Owners prefer to build small homes outside of metro areas

Andrey Kamenov, Ph.D. Probability and Statistics

As anyone who has looked to buy a new house likely knows, there are basically four types of houses. Some are built for sale or for rent, and some are built by owners, either with help from a contractor or by themselves. The U.S. Census Bureau’s Survey of Construction provides us with this data on each surveyed home.


As we see here, there is no significant trend for any category. Approximately two in three homes are built for sale, and the numbers of owner-built and contractor-built houses are roughly the same. We are currently seeing a slight decrease in both those categories, but given the history of the last 13 years, there’s no reason to expect it to last.

Let’s see whether there are any significant factors influencing these percentages. To do this, we focus on owner-built homes.


First, we notice a sharp difference between houses located in metropolitan areas and outside of them. While only 6 percent of the former are owner-built, this percentage increases more than three times (to 20 percent) once we get outside of metropolitan statistical areas.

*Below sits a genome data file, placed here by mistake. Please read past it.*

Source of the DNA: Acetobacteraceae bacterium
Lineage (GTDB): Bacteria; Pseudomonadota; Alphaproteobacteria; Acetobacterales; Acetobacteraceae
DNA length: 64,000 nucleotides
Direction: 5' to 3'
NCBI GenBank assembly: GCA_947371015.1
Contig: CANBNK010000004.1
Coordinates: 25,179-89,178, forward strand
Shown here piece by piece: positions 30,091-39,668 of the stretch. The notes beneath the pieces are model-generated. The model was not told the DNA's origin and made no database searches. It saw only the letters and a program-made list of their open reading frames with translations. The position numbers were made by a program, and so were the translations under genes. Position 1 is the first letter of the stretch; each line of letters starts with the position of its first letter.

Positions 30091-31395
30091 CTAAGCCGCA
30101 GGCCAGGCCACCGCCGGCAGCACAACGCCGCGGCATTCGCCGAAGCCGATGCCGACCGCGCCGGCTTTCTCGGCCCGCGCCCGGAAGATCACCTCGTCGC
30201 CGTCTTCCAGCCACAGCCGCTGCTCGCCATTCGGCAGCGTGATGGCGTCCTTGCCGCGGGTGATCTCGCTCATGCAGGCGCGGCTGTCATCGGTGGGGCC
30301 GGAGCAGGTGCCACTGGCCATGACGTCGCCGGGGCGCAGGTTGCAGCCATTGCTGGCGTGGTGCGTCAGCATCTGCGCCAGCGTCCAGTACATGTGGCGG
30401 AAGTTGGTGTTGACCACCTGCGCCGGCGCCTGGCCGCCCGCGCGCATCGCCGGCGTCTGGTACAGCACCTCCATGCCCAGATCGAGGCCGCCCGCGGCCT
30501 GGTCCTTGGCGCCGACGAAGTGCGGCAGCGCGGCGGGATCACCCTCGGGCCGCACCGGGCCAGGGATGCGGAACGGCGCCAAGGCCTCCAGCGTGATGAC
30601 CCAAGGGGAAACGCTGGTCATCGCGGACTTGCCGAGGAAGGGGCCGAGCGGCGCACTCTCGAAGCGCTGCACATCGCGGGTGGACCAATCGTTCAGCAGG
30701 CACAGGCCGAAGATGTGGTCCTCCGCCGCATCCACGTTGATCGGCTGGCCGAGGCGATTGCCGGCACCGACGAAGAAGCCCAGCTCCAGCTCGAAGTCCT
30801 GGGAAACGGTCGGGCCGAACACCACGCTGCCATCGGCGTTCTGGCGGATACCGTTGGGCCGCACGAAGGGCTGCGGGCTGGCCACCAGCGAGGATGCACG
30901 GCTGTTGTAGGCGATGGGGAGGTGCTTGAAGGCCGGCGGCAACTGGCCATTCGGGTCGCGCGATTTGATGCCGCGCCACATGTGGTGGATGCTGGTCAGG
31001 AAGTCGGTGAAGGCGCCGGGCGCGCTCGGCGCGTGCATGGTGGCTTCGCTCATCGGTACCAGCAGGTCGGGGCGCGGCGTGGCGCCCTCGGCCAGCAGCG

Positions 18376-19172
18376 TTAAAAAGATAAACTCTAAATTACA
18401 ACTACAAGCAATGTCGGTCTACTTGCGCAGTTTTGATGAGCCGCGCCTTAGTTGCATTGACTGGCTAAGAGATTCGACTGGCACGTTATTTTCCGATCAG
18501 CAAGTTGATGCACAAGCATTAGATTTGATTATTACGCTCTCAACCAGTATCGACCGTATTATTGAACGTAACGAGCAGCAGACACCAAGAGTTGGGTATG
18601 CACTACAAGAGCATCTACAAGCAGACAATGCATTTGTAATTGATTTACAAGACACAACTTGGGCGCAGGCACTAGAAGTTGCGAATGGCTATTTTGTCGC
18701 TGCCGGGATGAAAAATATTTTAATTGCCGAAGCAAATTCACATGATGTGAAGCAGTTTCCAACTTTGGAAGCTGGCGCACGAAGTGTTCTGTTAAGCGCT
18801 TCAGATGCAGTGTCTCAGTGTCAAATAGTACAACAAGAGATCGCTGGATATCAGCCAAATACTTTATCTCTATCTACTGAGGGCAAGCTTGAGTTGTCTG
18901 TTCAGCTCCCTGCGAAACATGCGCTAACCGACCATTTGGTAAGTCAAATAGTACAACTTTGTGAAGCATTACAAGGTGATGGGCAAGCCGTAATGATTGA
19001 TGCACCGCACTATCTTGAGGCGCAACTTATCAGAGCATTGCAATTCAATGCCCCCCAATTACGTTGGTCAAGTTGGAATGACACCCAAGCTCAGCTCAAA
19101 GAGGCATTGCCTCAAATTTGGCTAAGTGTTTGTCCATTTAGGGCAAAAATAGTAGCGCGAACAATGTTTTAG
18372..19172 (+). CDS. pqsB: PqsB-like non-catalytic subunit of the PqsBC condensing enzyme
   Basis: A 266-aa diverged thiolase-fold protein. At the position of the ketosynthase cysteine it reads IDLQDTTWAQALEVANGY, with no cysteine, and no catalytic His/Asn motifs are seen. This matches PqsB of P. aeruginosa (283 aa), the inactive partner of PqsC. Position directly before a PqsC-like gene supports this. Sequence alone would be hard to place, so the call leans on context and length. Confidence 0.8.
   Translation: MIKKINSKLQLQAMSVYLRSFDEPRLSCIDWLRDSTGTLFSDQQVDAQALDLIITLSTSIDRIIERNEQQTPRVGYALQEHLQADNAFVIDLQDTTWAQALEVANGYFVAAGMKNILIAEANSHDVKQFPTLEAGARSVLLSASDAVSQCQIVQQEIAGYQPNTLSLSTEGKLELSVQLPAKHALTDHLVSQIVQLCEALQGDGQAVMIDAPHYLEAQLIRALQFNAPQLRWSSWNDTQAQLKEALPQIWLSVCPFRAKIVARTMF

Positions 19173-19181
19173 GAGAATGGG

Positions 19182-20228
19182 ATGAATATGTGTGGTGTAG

Additionally, we see a clear relation between the number of owner-built houses and their size — owners clearly prefer to build single-floor houses with only two bedrooms. Once we consider larger houses with two stories or with three (and especially four or more) bedrooms, the share of owner-built homes drops to approximately 5 percent.


As you can see on the map above, East South Central states see the largest percentage of owner-built homes (around 14 percent). On the other end of the spectrum are the Mountain and South Atlantic divisions with 4 and 5 percent respectively.

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About Andrey Kamenov

Andrey Kamenov, Ph.D. Probability and Statistics

Andrey Kamenov is a data scientist working for Advameg Inc. His background includes teaching statistics, stochastic processes and financial mathematics in Moscow State University and working for a hedge fund. His academic interests range from statistical data analysis to optimal stopping theory. Andrey also enjoys his hobbies of photography, reading and powerlifting.

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